4 steps to increase your impact and free up time

Holybrook Associates_4421b_resizeCoordinating Director Rachel Eden explores how you can turn an accounting concept into a practical 4 step approach to increasing your impact.

I have been pondering a blog post for about 3 months on the accounting concept of ‘limiting factor’ or what I prefer to think of as your key resource.

This is the thing that makes your organisation tick – it’s what makes your organisation successful and people want to work with it.

However, what is meant by it being limiting is that that special resource’s availability is, well, limited:  if you could have more of it your organisation would grow and do more: whether your focus is on making more money or having a greater impact on the world.

In the case of Holy Brook Associates – given that it has taken me since April to actually create a post on the topic – as you might guess it is my time as the Coordinating Director.

In fact whether I talk to entrepreneurs, small business owners, charity trustees and managers this is a pattern that I see over and over again, so let’s see how limiting factor analysis can help with this.

Translating the accounting concept of limiting factor analysis into thinking about this in human terms there are three steps to which I would add a fourth:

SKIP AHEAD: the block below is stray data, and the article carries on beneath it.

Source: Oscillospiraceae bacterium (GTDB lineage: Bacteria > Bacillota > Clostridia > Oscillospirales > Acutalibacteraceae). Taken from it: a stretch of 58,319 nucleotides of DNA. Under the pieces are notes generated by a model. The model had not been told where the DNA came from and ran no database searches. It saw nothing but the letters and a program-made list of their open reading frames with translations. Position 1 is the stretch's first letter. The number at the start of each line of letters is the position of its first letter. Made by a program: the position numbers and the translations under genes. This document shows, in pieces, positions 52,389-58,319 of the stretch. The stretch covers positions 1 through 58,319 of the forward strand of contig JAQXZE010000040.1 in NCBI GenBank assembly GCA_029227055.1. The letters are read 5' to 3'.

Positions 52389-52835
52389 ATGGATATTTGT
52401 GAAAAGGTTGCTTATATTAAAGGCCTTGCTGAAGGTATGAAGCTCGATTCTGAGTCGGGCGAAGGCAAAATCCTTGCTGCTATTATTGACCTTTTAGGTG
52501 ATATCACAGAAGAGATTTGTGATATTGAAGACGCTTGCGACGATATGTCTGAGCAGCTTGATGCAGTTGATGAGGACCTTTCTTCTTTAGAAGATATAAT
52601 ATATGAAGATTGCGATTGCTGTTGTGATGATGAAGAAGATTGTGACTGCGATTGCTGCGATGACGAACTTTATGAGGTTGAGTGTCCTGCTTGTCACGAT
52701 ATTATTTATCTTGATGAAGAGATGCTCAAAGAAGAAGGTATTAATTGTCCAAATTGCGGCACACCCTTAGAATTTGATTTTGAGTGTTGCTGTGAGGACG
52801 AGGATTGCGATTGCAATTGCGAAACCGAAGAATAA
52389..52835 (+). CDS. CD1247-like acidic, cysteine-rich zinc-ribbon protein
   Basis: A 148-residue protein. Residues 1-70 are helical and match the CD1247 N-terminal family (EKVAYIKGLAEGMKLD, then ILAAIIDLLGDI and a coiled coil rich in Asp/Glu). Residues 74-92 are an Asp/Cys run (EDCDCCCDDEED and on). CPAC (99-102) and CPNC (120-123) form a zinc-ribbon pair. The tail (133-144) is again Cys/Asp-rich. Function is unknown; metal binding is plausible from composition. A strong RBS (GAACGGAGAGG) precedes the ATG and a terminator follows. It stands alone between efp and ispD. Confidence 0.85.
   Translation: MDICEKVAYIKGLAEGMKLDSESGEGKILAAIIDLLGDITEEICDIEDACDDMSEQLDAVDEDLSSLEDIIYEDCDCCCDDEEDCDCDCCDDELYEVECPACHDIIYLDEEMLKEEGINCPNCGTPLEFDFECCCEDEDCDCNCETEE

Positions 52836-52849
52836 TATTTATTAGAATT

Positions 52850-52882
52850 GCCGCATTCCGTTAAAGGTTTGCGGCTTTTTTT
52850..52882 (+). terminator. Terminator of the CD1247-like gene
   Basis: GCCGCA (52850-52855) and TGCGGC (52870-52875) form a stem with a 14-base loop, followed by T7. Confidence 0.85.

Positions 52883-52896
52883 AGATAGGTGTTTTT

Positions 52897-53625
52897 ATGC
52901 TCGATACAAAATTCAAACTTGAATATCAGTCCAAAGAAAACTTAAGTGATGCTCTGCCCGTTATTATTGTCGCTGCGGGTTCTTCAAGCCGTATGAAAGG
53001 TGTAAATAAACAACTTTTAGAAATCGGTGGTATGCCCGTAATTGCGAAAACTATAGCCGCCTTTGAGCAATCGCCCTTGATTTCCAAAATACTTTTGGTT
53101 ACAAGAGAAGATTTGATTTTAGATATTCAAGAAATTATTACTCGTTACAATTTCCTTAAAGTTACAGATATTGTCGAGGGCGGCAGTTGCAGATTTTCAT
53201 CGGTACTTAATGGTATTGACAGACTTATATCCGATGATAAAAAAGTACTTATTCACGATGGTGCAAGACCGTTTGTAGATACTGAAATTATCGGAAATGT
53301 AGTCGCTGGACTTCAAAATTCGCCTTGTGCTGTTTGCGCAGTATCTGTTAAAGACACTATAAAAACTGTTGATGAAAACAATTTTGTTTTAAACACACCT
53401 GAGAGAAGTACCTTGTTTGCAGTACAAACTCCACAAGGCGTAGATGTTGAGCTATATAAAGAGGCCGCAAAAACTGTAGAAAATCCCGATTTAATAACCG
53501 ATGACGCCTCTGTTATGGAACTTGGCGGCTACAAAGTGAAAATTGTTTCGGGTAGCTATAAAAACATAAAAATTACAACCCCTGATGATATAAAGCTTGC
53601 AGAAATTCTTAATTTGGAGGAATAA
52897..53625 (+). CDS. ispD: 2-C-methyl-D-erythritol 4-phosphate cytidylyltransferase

1.  Prioritise tasks – doing the thing that contributes most to your organisation. This works up to a point, but there comes a time when the urgent and the important clash, or you just need to do everything – for example ensuring your annual return is done on time vs serving a new and exciting client.
  2. Delegate – ensure that your time is spent on the things that only you can do or you can do best – whether that is passing on admin and accounts, brand design or IT management. This can help to increase your capacity and expand what you do until you reach a point where you are only working on the things that really require what only you can add.  There is a cost-benefit equation here:  think about what will add more benefit than it will cost if you pass it on to someone else.
  3. Replicating your resource: find another person who can add to your capacity.  Traditionally this would be seen as finding a ‘resource’ identical to the existing resource – for example buying a machine that is the same as a macheine that is being run at capacity at the moment.  Translating that into a world where the issue is your time, finding someone with similar skills and outlook can really help your organisation to have greater impact.I’ve often heard this described as unicorn hunting, and that is the big downside – that person you are looking for might well be very hard to find.

I therefore advocate a fourth step which it has led to a very exciting set of work for me both with clients and the Holy Brook team:

  1. Cooperate: Find people or even organisations with complementary skills and similar values to collaborate with – either by hiring them, formally joining a cooperative or through an associate or contract arrangement. The likelihood is that you’ll learn from each other, grow together and be able to support clients in a greater range of ways.  A win for everyone

 

Good luck and if you want to spend a few minutes a day thinking about this side of your business it is worth signing up to our FREE go4growth online challenge